The ancient city centers often contain traces of monuments almost completely disappeared, whose few remains are hidden by modern buildings. This is the case for many monumental buildings of the Roman period in Italian cities, that have almost disappeared over time being gradually dismantled for the reusing their construction materials, leaving space to a dense urbanization. Knowledge of such monuments is often approximate and based on historical memories of various kinds. In such situations, three-dimensional surveys and digital 3D modelling reconstructions can be of great support for scientific-archaeological research and for providing a scientifically supported image of cultural heritage sites.This paper shows the work on the emblematic example of the late Roman Circus of Milan, an impressive monument of about 450x85 meters, built when Mediolanum used to be capital of the Western Roman Empire (286-402 A. D). This fact is nowadays almost unknown to most citizens of Milan. The diachronic reconstruction approach is used in order to show the monument in his current state and in his presumed past aspect. The reconstruction is based on a proper mix of quantitative data originated by 3D surveys at present time, and historical sources like ancient maps, drawings, archaeological reports, archaeological restrictions decrees and old photographs. In this panorama, the georeferenced acquired data of the remains play a key role in order to validate the previous reconstruction of the building and to define some fixed points to hypothesize a reliable reconstruction of the area in different historical periods. The experimental activity is defined by the project Cultural Heritage Through Time - CHT2 (http://cht2-project. eu), funded in the framework of the Joint Programming Initiative on Cultural Heritage (JPI-CH) of the European Commission.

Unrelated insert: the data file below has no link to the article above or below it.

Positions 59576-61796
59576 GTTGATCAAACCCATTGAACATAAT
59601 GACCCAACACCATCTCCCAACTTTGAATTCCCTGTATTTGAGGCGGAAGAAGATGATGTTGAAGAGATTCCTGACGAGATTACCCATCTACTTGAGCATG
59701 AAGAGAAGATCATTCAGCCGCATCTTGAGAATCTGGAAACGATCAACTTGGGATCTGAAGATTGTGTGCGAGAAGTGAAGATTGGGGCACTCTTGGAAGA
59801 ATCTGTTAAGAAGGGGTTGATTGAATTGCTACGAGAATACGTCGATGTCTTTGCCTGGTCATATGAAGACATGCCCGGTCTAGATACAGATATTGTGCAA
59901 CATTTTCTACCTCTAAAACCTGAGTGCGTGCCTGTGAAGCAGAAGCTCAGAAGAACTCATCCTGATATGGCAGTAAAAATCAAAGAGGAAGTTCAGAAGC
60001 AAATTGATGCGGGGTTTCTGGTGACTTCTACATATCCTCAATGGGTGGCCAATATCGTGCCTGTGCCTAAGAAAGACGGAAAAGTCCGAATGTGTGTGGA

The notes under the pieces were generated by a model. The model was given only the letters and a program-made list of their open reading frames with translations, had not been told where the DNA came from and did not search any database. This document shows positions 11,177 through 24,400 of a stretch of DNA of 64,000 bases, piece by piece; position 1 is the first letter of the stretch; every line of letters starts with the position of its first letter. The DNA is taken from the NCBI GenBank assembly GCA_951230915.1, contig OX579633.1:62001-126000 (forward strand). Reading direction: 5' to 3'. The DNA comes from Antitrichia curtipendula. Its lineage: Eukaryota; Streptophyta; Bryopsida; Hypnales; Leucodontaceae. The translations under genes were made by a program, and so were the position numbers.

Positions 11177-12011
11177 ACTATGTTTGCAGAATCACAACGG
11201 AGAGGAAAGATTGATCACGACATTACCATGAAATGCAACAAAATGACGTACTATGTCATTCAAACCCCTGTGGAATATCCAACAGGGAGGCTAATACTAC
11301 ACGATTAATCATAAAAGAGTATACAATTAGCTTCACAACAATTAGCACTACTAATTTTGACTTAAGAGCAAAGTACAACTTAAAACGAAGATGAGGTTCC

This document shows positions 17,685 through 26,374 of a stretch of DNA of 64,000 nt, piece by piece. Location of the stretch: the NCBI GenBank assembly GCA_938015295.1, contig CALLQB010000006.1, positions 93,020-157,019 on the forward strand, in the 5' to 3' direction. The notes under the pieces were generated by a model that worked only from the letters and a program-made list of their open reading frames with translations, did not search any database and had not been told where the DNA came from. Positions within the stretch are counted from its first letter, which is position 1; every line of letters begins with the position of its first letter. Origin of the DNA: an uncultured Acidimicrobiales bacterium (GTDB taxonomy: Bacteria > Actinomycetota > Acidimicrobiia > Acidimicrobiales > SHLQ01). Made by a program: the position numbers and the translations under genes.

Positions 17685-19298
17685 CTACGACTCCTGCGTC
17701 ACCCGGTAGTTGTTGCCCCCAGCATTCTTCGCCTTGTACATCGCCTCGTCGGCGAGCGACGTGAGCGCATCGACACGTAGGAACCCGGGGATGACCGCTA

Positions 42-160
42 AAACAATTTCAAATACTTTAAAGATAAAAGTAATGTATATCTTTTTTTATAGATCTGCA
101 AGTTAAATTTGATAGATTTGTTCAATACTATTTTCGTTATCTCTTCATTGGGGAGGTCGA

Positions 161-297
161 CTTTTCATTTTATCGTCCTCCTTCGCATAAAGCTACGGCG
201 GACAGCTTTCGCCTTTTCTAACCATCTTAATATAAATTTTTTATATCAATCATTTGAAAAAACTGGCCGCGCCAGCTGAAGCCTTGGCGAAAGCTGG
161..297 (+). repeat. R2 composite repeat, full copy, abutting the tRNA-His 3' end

3D data integration for the digital reconstruction of cultural heritage monuments

Micoli L.;Malik U.;Guidi G.
2018

Abstract

The ancient city centers often contain traces of monuments almost completely disappeared, whose few remains are hidden by modern buildings. This is the case for many monumental buildings of the Roman period in Italian cities, that have almost disappeared over time being gradually dismantled for the reusing their construction materials, leaving space to a dense urbanization. Knowledge of such monuments is often approximate and based on historical memories of various kinds. In such situations, three-dimensional surveys and digital 3D modelling reconstructions can be of great support for scientific-archaeological research and for providing a scientifically supported image of cultural heritage sites.This paper shows the work on the emblematic example of the late Roman Circus of Milan, an impressive monument of about 450x85 meters, built when Mediolanum used to be capital of the Western Roman Empire (286-402 A. D). This fact is nowadays almost unknown to most citizens of Milan. The diachronic reconstruction approach is used in order to show the monument in his current state and in his presumed past aspect. The reconstruction is based on a proper mix of quantitative data originated by 3D surveys at present time, and historical sources like ancient maps, drawings, archaeological reports, archaeological restrictions decrees and old photographs. In this panorama, the georeferenced acquired data of the remains play a key role in order to validate the previous reconstruction of the building and to define some fixed points to hypothesize a reliable reconstruction of the area in different historical periods. The experimental activity is defined by the project Cultural Heritage Through Time - CHT2 (http://cht2-project. eu), funded in the framework of the Joint Programming Initiative on Cultural Heritage (JPI-CH) of the European Commission.
IOP Conference Series: Materials Science and Engineering
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Utilizza questo identificativo per citare o creare un link a questo documento: http://hdl.handle.net/11311/1115178
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